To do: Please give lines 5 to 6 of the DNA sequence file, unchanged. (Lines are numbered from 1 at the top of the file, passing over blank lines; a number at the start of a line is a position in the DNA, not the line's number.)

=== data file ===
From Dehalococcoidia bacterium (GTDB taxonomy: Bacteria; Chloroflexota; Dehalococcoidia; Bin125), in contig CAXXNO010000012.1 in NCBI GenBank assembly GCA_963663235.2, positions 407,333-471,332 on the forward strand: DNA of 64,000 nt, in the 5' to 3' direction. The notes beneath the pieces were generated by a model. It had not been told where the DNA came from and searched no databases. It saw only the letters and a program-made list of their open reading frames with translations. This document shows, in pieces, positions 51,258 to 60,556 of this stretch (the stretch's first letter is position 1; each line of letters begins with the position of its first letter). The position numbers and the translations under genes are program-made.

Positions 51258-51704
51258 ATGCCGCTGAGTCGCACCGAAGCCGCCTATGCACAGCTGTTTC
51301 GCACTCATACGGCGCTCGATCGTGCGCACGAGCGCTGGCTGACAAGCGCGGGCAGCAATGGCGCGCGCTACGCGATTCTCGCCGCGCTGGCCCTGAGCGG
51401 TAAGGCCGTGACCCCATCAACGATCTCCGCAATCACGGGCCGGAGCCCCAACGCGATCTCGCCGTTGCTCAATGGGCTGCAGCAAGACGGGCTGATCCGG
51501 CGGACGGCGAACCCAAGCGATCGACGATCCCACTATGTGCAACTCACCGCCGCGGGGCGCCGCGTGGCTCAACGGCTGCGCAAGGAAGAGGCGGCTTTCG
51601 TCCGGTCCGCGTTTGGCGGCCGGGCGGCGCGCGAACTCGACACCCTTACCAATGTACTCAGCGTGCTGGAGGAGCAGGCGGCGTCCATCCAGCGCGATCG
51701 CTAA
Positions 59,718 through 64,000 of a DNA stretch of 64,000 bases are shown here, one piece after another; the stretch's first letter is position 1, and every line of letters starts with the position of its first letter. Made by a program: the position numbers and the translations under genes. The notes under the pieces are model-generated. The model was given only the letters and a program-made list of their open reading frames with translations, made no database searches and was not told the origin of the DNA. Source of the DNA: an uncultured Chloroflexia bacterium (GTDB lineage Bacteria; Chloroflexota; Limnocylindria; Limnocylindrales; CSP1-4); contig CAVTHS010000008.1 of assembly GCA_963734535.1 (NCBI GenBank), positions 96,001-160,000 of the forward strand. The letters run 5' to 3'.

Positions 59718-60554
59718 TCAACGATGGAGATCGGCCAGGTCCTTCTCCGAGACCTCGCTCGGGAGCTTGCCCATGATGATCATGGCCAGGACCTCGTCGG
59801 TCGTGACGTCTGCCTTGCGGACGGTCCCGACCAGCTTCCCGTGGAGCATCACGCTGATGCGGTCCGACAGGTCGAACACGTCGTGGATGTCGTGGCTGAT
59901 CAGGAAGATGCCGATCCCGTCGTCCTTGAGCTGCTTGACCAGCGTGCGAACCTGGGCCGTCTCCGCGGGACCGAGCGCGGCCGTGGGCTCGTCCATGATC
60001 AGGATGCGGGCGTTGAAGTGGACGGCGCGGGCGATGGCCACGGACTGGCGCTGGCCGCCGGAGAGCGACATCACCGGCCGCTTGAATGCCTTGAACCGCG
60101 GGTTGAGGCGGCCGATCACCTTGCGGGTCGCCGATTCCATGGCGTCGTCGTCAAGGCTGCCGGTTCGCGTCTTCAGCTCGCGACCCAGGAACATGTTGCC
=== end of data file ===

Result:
51401 TAAGGCCGTGACCCCATCAACGATCTCCGCAATCACGGGCCGGAGCCCCAACGCGATCTCGCCGTTGCTCAATGGGCTGCAGCAAGACGGGCTGATCCGG
51501 CGGACGGCGAACCCAAGCGATCGACGATCCCACTATGTGCAACTCACCGCCGCGGGGCGCCGCGTGGCTCAACGGCTGCGCAAGGAAGAGGCGGCTTTCG